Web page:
Wednesday, February 12, 2020

Entrepreneurial Tips for 2020

With February here, we are now firmly into the year 2020. At this point, you may finally be readjusted to working a full five-day week (good for you!) and fully back in the swing of things. Even so, if your dream of launching your own business has not dissipated in the new year, we have a few high-level tips for you on how to take the leap from employee to entrepreneur. 

Develop your skillset. As an entrepreneur, you will likely need skills you might not have acquired yet. Right now, you may be excellent at your job. If you are a high school guidance counselor, for example, your skills likely include an ability to work with youths, create and implement a plan with actionable school-to-career steps, develop a guidance curriculum, coordinate with social services agencies and parents, and maintain records. So you are adept at performing a handful of tasks within specific boundaries, but you haven’t ever had to run an entire organization from top to bottom. You likely don’t have experience in forming an entity (we can help!), hiring practices, payroll, bill collection, or managing human resources. As an entrepreneur, especially as a new entrepreneur, you will likely be responsible for all of that and more.

Prepare to keep learning. Running a business will require continuous learning as technology, consumer trends, market standards, and customer or client demands change. Daunting though it may be, you don’t have to go it alone. Early and continuing success can be fueled by online, and sometimes free, business courses and seminars. 

For example: 

  • LinkedIn Learning offers a range of courses relevant to entrepreneurs and business leaders, including “Learning Data Analytics,” “Time Management Fundamentals,” “Strategic Thinking,” and “Project Management Foundations.”
  • Women Who Code has a list of ways to start learning how to code right now for free, which include iTunes U, Kids Ruby, Mozilla’s Developer Network, Google’s Code University, P2PU, and Net Tuts+.
  • Coursera offers hundreds of free courses, including Business Foundations, Business Analytics, and Excel Skills for Business, among many, many others.

Your area community also may have support groups for entrepreneurs or business-minded people. Unless you have worked long enough in a large operation and been privy to the inner-workings of building and growing a business, you will most likely have a steep learning curve to overcome. Take advantage of the tools and resources available to you to make your transition from employee to entrepreneur smoother.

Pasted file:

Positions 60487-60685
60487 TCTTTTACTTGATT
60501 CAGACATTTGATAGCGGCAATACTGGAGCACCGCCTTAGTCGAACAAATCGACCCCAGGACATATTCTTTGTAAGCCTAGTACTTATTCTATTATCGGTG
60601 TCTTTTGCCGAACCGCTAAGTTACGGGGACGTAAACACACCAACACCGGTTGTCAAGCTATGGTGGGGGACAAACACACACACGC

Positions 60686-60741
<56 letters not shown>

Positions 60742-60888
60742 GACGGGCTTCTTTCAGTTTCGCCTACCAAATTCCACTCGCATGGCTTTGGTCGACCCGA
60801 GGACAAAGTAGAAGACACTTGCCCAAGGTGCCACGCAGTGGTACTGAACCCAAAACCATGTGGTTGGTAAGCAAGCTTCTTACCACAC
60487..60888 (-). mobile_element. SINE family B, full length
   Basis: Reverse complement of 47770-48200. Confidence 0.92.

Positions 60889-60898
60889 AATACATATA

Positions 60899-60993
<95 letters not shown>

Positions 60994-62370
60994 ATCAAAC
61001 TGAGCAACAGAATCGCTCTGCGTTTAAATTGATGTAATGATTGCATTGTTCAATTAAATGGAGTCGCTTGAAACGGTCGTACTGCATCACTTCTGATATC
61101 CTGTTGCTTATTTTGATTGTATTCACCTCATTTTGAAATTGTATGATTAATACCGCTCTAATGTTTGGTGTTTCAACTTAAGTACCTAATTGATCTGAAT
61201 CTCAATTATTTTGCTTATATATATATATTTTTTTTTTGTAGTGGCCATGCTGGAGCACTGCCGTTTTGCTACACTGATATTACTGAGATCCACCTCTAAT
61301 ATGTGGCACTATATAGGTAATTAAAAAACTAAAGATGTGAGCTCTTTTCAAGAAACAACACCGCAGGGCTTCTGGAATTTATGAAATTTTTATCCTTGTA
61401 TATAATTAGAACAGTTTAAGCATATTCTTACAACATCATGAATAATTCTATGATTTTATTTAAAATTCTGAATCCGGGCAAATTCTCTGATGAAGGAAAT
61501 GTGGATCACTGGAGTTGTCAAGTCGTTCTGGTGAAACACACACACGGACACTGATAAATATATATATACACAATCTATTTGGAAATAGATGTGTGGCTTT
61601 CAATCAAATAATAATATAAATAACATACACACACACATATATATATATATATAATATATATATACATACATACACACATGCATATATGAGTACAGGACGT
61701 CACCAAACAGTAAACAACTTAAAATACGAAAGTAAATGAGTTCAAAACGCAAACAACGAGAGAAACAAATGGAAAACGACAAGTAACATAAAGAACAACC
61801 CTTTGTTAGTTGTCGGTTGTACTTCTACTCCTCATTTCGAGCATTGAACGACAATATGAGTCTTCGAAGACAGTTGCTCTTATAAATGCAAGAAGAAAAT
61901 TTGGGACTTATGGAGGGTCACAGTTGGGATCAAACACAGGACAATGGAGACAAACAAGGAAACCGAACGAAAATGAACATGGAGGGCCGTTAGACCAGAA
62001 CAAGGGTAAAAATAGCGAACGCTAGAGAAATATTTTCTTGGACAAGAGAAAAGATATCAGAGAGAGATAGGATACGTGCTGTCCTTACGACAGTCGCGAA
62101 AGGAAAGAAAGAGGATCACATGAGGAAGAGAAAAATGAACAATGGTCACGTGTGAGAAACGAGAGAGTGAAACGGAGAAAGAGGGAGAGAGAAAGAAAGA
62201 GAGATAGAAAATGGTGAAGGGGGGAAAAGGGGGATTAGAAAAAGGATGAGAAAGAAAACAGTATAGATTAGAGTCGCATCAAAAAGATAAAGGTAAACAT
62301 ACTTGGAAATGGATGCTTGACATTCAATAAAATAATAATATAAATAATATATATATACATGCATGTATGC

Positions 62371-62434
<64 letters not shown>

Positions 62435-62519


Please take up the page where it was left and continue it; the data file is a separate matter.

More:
Don’t be afraid to work alone, but keep connecting. Entrepreneurship can be lonely, especially if you are used to the cubicle life of endless work neighbors. We suggest thinking twice before you drop your daily coffee run or weekly lunch date. Continuing to engage with people will not only keep you from becoming too stuck in your own head, but may also aid in the expansion of your network. You might consider co-working spaces, which may help alleviate feelings of isolation.

Acknowledge and prepare for the financial risks. Ah, here it is: money. As a general assertion, for which I have no supporting empirical data, I would bet that receiving a stable paycheck and maintaining health insurance are two of the biggest reasons entrepreneurial-minded individuals stay employees and forego entrepreneurship. I get it. Finding the “right” time in your life to start a business is important. If you have a family, you may not be able to take an entrepreneurial risk unless you have another means of financial support. Even if you don’t have a family, you should consider whether you have someone in your financial corner that can support you through your entrepreneurial endeavor.

Protect your physical and mental health. You are going to be pulled in every direction. Never forget that your health is of the utmost importance. Make sure to get a lot of exercise and sleep and to eat well. Consider engaging a mental health specialist in executive leadership that will understand the complexity of demands that you face as a blossoming business leader.

Regardless of whether or not now is the right time to move forward in launching your own business, keep these tips in mind as your consider the transition from employee to entrepreneur.

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